Many of our dear readers know that we love Salem, Massachusetts. We love the small New England town feel of it (even if you have to look for it at times) and we love Halloween so this is “one stop shopping” for Dad. Dad has been there in October several times and he loves the craziness that descends on the town.  You may not be aware that my Dad is the king of OK, (…it’s a rubbish title) and he has decided that failure is not something to be afraid of. He says he tried that in the past and it brought too much fear along with it. I don’t know if that makes me fortunate or not, but it is now a fact of my life. Mom and Dad knew what we were in for when we made the plan to go there. We did not count on the number of people present, but we think it’s great that either the economy is getting better or more people need to escape for awhile. What this did was provide training opportunities for all of us. There is no way for us to know that drums, bagpipes, rushing crowds, barking dogs or kids with balls throws me off my game a bit if I never experience them. Learning this would never happen if we just went to Dad’s office and stayed home all the time on the weekend. If this is all we did I’d be bored and so would Dad. History has taught us that the more opportunities I have to learn the better I am the next time in a similar situation. Dad may not be a perfect trainer but he is willing to try and fail, so that we can succeed in the future. As long as he is willing to take me out I am proud to stand by his side.

There will likely always be people who say that I’m not trained well enough to be in a certain place at a certain time (Editor’s Note: As a mom I feel I am allowed to say this, but most children are not trained well enough to be at certain places either, including our own sometimes, but that doesn’t stop parents from taking them!!) but Dad says it’s like learning to ride a bike, or drive a car, success may not come the first time or the fiftieth, but it will come. Please remember: if you believe you can’t, then you’re right. What happened the first time you thought you couldn’t and you did? I hope you learned that maybe you need to change your mind and decide that instead, you can say: “I haven’t yet” rather than “I can’t.”  I am as determined as my family to be a role model and if this means your first impression is that I’m not perfect then I invite you to see where I am this time next time next year. I challenge you all to be better next year than you are today. I will be.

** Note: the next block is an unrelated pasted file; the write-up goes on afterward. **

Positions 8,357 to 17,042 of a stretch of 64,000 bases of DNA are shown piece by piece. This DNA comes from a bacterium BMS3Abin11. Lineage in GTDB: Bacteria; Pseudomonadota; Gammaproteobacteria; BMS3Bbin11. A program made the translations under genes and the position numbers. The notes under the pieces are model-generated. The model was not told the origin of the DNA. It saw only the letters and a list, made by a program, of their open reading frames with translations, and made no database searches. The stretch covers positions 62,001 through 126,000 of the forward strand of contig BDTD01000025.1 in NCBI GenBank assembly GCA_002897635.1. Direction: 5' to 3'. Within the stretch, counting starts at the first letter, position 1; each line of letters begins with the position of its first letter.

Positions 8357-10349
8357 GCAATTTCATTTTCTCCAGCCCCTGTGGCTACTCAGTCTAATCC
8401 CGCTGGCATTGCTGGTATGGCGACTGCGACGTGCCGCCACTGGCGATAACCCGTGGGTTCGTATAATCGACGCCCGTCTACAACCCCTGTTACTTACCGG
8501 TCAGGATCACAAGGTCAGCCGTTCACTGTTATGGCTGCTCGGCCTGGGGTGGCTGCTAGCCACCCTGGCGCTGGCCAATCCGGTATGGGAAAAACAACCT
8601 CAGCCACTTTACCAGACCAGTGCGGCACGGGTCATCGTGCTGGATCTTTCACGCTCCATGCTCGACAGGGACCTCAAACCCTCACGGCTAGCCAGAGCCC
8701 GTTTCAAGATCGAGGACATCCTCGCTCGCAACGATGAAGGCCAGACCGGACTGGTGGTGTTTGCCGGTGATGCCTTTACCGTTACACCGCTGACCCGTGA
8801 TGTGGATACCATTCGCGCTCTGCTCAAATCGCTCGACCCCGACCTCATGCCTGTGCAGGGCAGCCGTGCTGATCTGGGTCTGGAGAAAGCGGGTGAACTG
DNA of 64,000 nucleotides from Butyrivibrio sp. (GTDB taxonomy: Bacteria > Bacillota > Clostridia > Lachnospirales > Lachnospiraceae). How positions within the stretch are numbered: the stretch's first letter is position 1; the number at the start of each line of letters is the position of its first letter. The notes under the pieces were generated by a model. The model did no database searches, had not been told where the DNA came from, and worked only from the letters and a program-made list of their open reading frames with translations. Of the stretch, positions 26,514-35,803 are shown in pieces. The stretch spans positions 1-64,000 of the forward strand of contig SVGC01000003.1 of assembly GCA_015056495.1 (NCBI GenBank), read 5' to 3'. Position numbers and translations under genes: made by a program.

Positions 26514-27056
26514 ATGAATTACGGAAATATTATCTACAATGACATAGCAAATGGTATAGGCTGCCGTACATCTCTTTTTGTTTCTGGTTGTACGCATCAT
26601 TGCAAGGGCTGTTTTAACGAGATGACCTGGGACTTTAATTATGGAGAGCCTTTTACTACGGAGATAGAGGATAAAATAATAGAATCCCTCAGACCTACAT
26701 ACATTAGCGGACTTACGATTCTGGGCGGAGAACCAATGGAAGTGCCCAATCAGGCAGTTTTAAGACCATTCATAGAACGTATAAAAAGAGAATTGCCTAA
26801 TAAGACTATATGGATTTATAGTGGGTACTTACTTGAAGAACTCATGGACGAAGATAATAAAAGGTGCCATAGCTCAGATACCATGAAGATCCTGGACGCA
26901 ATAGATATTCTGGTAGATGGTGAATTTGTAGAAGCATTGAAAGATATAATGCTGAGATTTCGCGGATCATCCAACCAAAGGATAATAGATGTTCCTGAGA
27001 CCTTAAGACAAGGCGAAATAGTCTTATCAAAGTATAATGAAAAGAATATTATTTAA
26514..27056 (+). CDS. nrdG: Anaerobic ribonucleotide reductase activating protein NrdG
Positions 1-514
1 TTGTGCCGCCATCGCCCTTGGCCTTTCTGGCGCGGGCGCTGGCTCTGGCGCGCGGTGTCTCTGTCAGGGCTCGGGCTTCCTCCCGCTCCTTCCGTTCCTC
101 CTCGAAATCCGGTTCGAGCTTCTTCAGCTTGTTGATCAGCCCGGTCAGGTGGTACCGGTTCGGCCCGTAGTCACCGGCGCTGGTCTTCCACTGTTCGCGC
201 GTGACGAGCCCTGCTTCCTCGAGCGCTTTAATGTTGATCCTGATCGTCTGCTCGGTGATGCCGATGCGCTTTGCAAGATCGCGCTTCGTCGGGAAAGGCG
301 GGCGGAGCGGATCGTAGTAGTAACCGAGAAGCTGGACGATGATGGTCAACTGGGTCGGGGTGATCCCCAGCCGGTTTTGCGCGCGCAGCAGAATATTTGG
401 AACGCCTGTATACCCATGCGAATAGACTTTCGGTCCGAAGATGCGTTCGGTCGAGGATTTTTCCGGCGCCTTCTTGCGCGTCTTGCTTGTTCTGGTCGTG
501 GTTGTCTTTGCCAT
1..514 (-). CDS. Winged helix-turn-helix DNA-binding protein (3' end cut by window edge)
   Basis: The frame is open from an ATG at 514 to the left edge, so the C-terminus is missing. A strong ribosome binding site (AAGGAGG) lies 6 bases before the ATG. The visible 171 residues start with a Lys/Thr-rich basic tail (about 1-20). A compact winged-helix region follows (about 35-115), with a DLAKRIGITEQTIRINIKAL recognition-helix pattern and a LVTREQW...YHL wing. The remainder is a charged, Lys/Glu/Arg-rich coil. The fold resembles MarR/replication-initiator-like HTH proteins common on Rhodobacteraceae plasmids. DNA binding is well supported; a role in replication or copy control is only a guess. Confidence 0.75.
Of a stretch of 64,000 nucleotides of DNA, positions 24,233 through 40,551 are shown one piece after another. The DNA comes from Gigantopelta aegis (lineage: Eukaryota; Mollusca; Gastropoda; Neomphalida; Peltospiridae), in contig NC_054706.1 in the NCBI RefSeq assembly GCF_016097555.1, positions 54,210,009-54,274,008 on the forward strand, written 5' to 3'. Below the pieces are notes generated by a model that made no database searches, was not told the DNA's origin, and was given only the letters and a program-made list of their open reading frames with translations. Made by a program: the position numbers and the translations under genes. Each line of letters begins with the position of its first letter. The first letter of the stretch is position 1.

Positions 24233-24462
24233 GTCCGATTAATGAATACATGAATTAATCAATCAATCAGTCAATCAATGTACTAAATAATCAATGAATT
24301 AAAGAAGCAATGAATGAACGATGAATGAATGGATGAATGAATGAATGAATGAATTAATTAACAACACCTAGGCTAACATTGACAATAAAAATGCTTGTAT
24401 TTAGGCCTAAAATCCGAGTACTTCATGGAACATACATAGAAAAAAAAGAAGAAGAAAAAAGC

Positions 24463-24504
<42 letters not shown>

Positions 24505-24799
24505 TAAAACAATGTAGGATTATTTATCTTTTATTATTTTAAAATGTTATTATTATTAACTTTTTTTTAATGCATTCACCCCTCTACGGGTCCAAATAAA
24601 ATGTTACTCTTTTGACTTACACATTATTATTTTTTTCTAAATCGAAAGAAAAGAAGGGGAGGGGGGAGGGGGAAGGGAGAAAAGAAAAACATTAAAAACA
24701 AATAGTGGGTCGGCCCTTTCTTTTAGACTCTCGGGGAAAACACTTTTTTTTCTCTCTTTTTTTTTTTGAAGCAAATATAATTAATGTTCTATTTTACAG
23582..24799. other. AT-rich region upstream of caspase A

written by DFS

PSA Monday: Do you have what it takes?

We had a few very INTENSE training opportunities this weekend for us and for Casper. I am sure later this week Casper will give you his own input about how things went down. We had a couple of successes and a lot of failures. It’s fine… those failures are learning experiences for us all and worth a LOT more than any success is. However, it is exhausting and frustrating for all those involved. For my part I have decided to write about what it really takes to be a service dog because I don’t think people have any clue, even people who know a lot about these dogs. I want to put us all in their place and imagine working under the same circumstances these dogs do. First I will let you know about our greatest issue this weekend so that you understand what is prompting this post.